Researchers put “tags” on nutrients to better understand the details of cancer metabolism. They find that cancer cells may be less wasteful than previously thought.
One of the hallmarks of cancer is a change in cellular metabolism, a series of chemical reactions so fundamental to life that their alteration makes cancer cells seem creepily malevolent.
Healthy cells take in blood sugar (glucose molecules), which they break down to extract energy. This happens in two phases—one phase that takes place in the cytoplasm and a subsequent phase that occurs inside cellular compartments called mitochondria.
Cancer cells are thought to mostly skip the high-energy producing mitochondrial phase, compensating for the energy they forgo by revving up the first phase and breaking down glucose rapidly to secrete large quantities of lactate—a form of partially digested glucose that has long been regarded as a “waste product.”
Some parts of this hypothesis must be true because cancer cells do soak up more glucose than healthy cells; this increased glucose uptake is significant enough to be the basis of an imaging technique used to diagnose cancer in the clinic.
On the other hand, it has been hard to understand how cells could afford to discard most of the energy and substance that can be produced from glucose, like royal food testers taking only one bite of each “dish.”
“It’s been a very confusing topic in cancer research for a long time—seemingly paradoxical—that cancer cells could be so wasteful,” said Gary J. Patti, associate professor of chemistry at Washington University in St. Louis.
In Nature Chemical Biology, Patti and then-doctoral student Amanda (Ying-Jr) Chen describe the surprising results of a seemingly simple experiment. Originally undertaken to test a new methodology, their findings unexpectedly challenged this notion of cancer metabolism.
By studying lactate, they showed that cancer cells can run their energy production differently than thought. They have the ability to import the “waste product” lactate into the mitochondria where the rest of the glucose energy can then be extracted.
“If you look up lactate in our undergraduate biochemistry textbook, it says that lactate is secreted as a waste product,” Patti says, “but our research shows that it doesn’t have to be; it can be used productively.”
The Warburg effect
Most of the energy that cells need to live is produced in the mitochondria, the so-called power plant of the cell. Only 5 percent of glucose’s energy can be extracted in the cytoplasm, whereas 95 percent can be extracted in the mitochondria. To produce energy in the mitochondria, oxygen is required.
In 1924, the German physiologist Otto Warburg discovered that cancer cells tend to ferment glucose into lactate even in the presence of oxygen. They apparently shift from metabolizing glucose in the mitochondria to breaking down most glucose in the cytoplasm.
This observation, called the Warburg effect, has long puzzled cancer researchers. Why would cells that are rapidly growing switch to a form of metabolism that generates less energy? What advantage does it confer?
Despite many efforts to resolve this issue, it never really went away. “If you look at metabolic maps in the literature,” Patti says, “there’s usually only an arrow showing lactate going outside of the cell. It’s only a single arrow, but it makes a big difference in how we think.”
‘Unexpected and exciting’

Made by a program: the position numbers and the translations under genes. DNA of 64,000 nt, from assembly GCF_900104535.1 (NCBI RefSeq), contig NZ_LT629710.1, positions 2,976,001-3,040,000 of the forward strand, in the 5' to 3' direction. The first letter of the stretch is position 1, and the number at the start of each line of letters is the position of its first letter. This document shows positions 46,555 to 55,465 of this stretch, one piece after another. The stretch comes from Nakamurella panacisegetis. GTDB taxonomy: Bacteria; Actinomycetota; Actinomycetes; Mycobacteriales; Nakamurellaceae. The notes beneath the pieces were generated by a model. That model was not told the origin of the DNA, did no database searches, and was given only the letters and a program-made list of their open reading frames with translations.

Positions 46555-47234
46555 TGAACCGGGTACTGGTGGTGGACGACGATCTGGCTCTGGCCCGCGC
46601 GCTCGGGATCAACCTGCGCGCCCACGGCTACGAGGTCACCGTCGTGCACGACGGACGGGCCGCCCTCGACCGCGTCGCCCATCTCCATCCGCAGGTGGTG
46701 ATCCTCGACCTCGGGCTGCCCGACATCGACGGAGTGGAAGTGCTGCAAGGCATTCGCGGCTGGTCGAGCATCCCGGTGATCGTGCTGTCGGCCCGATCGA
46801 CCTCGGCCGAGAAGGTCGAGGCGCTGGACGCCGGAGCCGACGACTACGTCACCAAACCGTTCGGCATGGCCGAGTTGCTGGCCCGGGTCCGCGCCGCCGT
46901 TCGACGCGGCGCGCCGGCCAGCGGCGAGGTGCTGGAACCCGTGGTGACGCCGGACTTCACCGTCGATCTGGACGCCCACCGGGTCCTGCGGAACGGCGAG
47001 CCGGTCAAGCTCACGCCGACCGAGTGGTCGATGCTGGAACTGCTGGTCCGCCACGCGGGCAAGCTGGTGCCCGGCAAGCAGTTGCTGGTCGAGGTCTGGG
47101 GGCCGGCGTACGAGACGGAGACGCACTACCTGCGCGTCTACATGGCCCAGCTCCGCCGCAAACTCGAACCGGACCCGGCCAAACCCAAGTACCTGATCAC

To study metabolism in an unbiased way, Patti’s lab puts tags (isotope labels) on nutrients so that they can track what becomes of them when they are metabolized by cells.
“We developed this technology,” Patti says. “And we thought, ‘OK, what’s the first thing we should test it on?’ We decided an obvious molecule to start with was lactate, which is often called a dead end. We expected that giving cancer cells this tag would demonstrate that our technology works, because we wouldn’t see much of it converted into other molecules.”
But when Chen did the experiment, it didn’t turn out as expected. “We saw thousands of labeled signals,” she says. “Nearly every lipid in the cell ended up tagged. It was very unexpected and exciting.” The cells weren’t just extracting extra energy from lactate, they were then using its atoms to make other important building blocks essential to cancer cell growth.
“It’s a big transition,” Patti says. “We’re going from saying something is thrown away to saying that it is used to make effectively an entire class of molecules in cancer cells.”
Since the finding was so startling, the team ran a series of experiments to ensure that the lactate was actually going into the mitochondria. The experiments not only confirmed that lactate can be transported into the mitochondria, but also demonstrated that an enzyme within the mitochondria metabolizes lactate to produce energy and cellular building blocks.
Why the effort?
So why waste effort converting glucose into lactate if it is just going to be transported into the mitochondria anyway?
When cells metabolize glucose in the cytoplasm, it produces electrons. They have to put the electrons somewhere, or the tightly regulated metabolic reactions stop. Healthy cells move the electrons into the mitochondria, but cancer cells make electrons faster than transport can keep up. This forces cancer cells to stick the electrons on lactate and excrete it, or so it was thought.
“We think what we have found is a work-around,” Patti says. Cancer cells stick electrons on lactate, but that doesn’t mean the precious nutrient has to be wasted. It can go into the mitochondria.
“It’s a case of having your cake and eating it too,” he says.
Funding from the National Institutes of Health, the Alfred P. Sloan Foundation, the Camille & Henry Dreyfus Foundation, and the Pew Scholars Program in the Biomedical Sciences supported the work.